“The peculiar property of the pure spirit is seeing, not knowing,” wrote the poet and physician Justinus Kerner. This statement is called into question by the Berlin-based artist Ivana Franke with her project Retreat into Darkness. Towards a Phenomenology of the Unknown. Do we only see what we know? What can dislocate us from our comfortable, predefined point of view and challenge our gaze on the world?
The project Retreat into Darkness. Towards a Phenomenology of the Unknown includes an installation by artist Ivana Franke, curated by Elena Agudio, at the Ernst Schering Foundation, along with a series of experiments to be conducted by the artist in collaboration with the vision scientist Bilge Sayim, as well as an interdisciplinary symposium and a publication. The above-mentioned are all integral parts of Ivana Franke’s artistic practice, which represents the full-fledged investigation of the limits of our perception, which is conditioned by our minds and bodies and by the environment.
With her new installation, the artist takes us into a visual and bodily experience able to break our preconceived idea of reality, lending it other dimensions that are decidedly fictive, imaginary, and cosmic. Reflected light appears as if floating on air and emerging constellations of “objects”. Initially, these stand still, as if frozen. When the visitor begins to walk around, these objects move in unexpected directions. These curious constellations seem to extend deep into the space, only to come back towards us in a counter-intuitive motion.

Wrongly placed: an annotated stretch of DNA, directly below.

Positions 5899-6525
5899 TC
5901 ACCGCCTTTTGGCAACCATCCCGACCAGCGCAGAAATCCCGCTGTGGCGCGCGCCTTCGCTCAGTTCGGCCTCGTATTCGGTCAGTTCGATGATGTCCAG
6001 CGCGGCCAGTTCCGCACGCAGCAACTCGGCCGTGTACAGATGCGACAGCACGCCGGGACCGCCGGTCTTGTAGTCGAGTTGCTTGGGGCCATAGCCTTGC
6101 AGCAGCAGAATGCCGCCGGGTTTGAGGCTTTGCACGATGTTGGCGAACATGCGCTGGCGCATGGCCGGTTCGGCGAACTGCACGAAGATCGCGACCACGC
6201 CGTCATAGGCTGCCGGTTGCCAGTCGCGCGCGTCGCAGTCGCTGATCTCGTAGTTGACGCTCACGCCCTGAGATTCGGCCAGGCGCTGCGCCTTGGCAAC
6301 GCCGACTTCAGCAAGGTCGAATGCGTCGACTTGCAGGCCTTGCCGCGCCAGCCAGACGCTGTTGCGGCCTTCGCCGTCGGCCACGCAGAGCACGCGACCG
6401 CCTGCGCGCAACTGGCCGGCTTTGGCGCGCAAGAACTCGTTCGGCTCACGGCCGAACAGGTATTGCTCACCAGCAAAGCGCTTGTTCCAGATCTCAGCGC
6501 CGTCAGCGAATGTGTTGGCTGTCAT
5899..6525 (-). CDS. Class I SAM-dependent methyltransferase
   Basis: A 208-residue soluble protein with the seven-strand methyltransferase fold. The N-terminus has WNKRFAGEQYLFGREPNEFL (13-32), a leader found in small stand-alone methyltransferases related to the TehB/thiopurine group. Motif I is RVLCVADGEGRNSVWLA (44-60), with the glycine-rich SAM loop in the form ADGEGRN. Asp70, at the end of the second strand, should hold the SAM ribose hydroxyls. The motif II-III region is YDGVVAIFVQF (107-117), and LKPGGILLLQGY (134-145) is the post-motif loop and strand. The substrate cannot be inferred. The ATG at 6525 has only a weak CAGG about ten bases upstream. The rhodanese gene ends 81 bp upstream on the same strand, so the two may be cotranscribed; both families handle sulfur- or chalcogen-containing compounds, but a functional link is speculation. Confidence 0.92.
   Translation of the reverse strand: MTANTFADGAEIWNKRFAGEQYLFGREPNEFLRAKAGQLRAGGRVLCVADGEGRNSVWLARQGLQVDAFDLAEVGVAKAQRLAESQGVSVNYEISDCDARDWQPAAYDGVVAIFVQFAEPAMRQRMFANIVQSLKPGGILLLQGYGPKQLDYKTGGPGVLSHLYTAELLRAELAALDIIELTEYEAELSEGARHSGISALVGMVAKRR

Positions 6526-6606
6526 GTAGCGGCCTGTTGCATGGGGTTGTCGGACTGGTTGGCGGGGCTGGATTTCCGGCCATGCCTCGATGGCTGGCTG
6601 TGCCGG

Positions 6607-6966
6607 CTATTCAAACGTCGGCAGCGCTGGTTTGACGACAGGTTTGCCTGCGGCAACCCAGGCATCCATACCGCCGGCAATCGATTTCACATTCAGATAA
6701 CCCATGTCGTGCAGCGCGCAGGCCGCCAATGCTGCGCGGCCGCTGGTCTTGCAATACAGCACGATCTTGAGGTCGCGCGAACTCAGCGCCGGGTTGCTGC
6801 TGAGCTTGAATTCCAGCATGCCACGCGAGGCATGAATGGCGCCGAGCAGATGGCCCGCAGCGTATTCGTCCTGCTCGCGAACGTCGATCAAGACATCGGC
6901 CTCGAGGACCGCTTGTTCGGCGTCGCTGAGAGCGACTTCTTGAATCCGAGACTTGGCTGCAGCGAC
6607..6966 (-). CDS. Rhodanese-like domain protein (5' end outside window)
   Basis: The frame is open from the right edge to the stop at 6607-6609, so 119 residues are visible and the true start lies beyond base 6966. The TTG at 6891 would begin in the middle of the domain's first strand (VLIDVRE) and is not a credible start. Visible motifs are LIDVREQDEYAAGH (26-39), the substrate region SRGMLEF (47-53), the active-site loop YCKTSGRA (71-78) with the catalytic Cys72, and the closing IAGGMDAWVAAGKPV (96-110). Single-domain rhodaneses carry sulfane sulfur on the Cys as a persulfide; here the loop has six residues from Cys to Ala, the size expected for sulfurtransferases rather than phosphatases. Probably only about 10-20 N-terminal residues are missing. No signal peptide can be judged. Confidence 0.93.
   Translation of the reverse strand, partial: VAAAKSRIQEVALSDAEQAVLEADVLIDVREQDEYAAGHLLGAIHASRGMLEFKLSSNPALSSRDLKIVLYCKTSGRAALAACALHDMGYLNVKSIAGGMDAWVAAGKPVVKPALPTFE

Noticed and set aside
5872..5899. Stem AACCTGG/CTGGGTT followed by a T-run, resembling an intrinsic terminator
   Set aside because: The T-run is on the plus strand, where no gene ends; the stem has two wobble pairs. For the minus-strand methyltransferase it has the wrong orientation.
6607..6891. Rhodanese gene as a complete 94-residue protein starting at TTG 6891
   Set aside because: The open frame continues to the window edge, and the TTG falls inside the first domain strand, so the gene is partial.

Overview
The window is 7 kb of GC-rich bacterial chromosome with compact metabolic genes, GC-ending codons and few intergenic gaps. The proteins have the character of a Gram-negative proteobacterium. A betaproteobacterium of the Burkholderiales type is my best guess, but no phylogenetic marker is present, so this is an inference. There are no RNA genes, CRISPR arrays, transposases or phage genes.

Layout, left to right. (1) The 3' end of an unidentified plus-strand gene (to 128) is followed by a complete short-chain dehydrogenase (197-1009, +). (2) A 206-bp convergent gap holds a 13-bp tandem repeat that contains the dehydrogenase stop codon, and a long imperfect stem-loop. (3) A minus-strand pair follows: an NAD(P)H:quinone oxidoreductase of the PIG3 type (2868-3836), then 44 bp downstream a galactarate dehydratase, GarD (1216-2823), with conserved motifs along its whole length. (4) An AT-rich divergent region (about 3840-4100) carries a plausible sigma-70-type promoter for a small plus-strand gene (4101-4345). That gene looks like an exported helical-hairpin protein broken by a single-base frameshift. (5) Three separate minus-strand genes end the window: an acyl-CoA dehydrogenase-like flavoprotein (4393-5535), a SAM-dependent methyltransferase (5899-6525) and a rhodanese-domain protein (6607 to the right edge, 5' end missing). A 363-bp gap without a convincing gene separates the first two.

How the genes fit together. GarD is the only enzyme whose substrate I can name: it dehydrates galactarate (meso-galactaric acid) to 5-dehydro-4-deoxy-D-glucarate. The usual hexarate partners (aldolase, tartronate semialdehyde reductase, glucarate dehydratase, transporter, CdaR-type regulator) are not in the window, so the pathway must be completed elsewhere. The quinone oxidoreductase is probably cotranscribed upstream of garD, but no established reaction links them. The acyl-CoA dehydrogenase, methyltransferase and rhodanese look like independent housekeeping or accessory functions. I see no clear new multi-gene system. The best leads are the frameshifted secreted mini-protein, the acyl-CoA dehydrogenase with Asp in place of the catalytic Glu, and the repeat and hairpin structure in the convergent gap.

Like standing before twinkling fireflies, the viewer is invited to glimpse the “unknown” moving objects revealed in the dark. Perceived light translates into experiences that challenge our perception and imagination, suggesting spatial architectures that cannot be identified through the ones we already know. Creating “epistemological ruptures,” those experiences give us the capacity to imagine and challenge existing common modes of knowledge and to create room for different possible futures.
The symposium will bring together vision scientists, artists, philosophers, science historians, and art historians to explore the experience of seeing the unknown. How do we perceive and experience entities and events that we cannot properly categorize—how does the unknown as a subjective experience come about? How does the phenomenology of the unknown materialize? What is the relationship between the unknown and the known within visual perceptual experiences, between the visible and the legible? What is the significance of the experience of the unknown in our lives, and what is its function in society?
Ivana Franke is a visual artist based in Berlin. Her works, often in forms of light installations, investigate the interface between perception, cognition and environment, focusing on perceptual thresholds. She represented Croatia at the 52nd Venice Biennale with the solo exhibition Latency. Her other projects include Disorientation Station (11th Shanghai Biennale), Seeing with Eyes Closed (Peggy Guggenheim, Venice, Deutsche Guggenheim, Berlin), other exhibitions include Manifesta 7, Museum of Contemporary Art Zagreb and MoMA P.S.1.